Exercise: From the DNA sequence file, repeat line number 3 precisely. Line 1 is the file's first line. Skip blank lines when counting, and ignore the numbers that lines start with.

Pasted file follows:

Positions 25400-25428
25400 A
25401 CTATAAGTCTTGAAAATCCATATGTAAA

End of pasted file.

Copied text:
25401 CTATAAGTCTTGAAAATCCATATGTAAA